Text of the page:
Refinement of the High-Pressure Return Systems

A trap that can distinguish between gases was developed in the early '80s. It contains a float that senses the condensate and a thermic element that senses temperature. Flash steam is created at a lower temperature. That temperature difference causes the trap to open and blow the gas out. The trap becomes a temperature and condensate slave. A constant draw into the trap is caused by a Venturi tube, which is also designed to vent non-condensable CO2, nitrogen and oxygen gases.

One problem caused by traps that can't differentiate between gases is the speed at which air in the corrugator can be displaced by steam. When steam cools and becomes liquid condensate, there is a 1,600 to one volume change. So, when a corrugator shuts down on Friday night, all the steam that is in the corrugator condenses, producing a vacuum that pulls in air through the rotary joints and other vacuum release valves. Thus, the whole corrugator is filled with air. When it is restarted on Sunday night, the air has to be removed before the corrugator can get hot enough to run double-walled board. With the old trap system, it would take about two days, so corrugators tried not to schedule the production of double-wall corrugated until Wednesday; it took that long to get rid of all the air out of the machine. The new traps stay open and release all the air in the system so that steam can rapidly replace it. With the newer high-pressure return trap system, a plant can be up and running within an hour if they have the type of straight watertube boiler that is at full power in five to 10 minutes.

In a high-pressure return system, steam pressure for the normal American-made corrugator is about 170 lbs.-380

Boiler Technology Improves Steam Reliability

Boilers were always the source of heat for the corrugated process, but early on, firetube boilers fell out of favor because of their size and space consumption. When a coiled watertube boiler was developed, it had some advantages over the firetube boilers. The coiled watertube boilers such as Clayton's or Vapor's, took up much less space than the huge drum-like water vessels of firetube boilers. They were compact and more efficient than the firetubes, plus their design eliminated the danger of pressure vessel explosion that was ever-present with firetube boilers.

Coiled watertube boilers rely on a pump that maintains constant pressure. It circulates the water through the coils.

The pump establishes water circulation in the tubes. This high-pressure circulation is critical for both steam production and for returning the condensate product back into the semi-closed receiver. It's a positive displacement pump with a constant output. For instance, a 300-hp boiler, might require a minimum of 20 gals. per minute. But the pump may pump 25 gals. a minute, with the rest being returned via the trap on the steam separator back to the semi-closed receiver.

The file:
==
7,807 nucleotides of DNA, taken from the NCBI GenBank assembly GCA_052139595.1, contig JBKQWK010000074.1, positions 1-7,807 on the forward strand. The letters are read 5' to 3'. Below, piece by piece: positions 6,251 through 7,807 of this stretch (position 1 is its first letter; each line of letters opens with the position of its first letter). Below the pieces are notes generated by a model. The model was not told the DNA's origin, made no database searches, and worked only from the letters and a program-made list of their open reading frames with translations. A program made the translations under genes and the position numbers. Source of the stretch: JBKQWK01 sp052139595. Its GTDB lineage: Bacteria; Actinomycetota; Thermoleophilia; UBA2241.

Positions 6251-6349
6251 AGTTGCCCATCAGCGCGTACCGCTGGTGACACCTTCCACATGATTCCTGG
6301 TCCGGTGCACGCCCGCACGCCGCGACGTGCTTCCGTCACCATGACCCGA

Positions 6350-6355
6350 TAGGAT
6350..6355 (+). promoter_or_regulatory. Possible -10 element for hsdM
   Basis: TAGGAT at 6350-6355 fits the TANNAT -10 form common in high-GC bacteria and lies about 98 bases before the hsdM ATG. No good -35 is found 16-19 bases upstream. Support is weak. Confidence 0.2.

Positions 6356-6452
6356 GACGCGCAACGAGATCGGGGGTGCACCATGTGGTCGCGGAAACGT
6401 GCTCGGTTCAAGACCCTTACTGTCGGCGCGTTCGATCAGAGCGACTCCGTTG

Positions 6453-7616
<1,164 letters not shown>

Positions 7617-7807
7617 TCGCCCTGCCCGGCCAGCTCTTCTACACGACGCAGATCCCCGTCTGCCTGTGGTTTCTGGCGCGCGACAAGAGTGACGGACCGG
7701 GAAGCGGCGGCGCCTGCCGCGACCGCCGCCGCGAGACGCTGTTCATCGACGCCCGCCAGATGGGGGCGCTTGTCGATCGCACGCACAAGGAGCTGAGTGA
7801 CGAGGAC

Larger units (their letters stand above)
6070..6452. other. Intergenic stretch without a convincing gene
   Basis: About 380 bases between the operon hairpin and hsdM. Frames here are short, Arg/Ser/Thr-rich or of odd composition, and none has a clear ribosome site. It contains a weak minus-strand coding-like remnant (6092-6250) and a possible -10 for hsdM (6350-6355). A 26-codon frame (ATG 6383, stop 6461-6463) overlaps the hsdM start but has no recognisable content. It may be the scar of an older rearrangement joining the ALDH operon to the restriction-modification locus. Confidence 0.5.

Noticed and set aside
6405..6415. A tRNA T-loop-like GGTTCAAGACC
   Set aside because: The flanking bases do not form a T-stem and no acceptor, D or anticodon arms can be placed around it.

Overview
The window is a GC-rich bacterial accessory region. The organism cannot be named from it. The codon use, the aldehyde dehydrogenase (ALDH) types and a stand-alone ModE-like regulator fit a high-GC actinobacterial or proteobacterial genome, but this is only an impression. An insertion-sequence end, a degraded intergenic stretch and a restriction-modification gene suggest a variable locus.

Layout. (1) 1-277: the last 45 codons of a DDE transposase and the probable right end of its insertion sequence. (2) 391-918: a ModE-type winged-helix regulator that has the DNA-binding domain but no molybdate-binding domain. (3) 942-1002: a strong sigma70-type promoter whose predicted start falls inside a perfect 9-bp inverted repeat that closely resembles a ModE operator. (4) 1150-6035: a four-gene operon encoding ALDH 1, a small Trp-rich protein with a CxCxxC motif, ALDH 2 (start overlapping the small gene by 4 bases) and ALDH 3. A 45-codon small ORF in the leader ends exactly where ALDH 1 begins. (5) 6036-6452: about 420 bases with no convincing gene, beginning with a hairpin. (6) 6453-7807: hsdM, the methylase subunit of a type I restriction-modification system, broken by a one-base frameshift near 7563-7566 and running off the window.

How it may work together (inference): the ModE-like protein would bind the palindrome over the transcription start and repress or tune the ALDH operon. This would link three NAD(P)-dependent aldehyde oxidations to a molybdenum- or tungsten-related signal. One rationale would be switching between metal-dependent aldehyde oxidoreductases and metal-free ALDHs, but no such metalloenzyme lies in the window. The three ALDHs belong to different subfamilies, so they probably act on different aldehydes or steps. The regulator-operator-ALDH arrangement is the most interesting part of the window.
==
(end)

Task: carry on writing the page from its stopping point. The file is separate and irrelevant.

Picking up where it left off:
Positive Displacement Pump Maintenance

This diaphragm hydraulic pump is subject to constant wear and tear to the seats, disks, springs and diaphragms. In the corrugated industry, the pump lasts five to 10 years, but it has to be regularly repaired, usually twice a year. This is normal maintenance. Each maintenance session costs about $1,000 to $1,500, depending on the man-hours involved. (If the boiler is hot, there are more man-hours than if it is cold.) In other words, a minimum of $2,000 to $3,000 per year.

The Midwest corrugator found the pump created production problems as well as repair expenses. As a result, three years ago they decided to replace their coiled watertube boilers.

The maintenance superintendent at the Midwest corrugator recalled: "The coiled watertube boilers have their own special pump, and it's a problematic pump. It created reliability problems."

Coiled Watertube Design vs. Straight Watertube Design

Design differences between coiled watertube and straight watertube boilers are stark. For instance, the straight watertube boilers by Miura only have a few moving parts-the damper motor, blower and some valves.

The corrugator's maintenance superintendent described the new boilers, saying, "We purchased and installed from M&M Services two Miura EXH250 hp high-pressure boilers (250 psi) three years ago. Miuras are a lot more reliable. You were always pumping water with the coiled watertube boilers, whereas you just draw water when you need it with the Miuras. It's a different system that seems to work better. It has a conductivity sensor that automatically blows down as the conductivity rises. You just set a point for conductivity, and it maintains it at that level."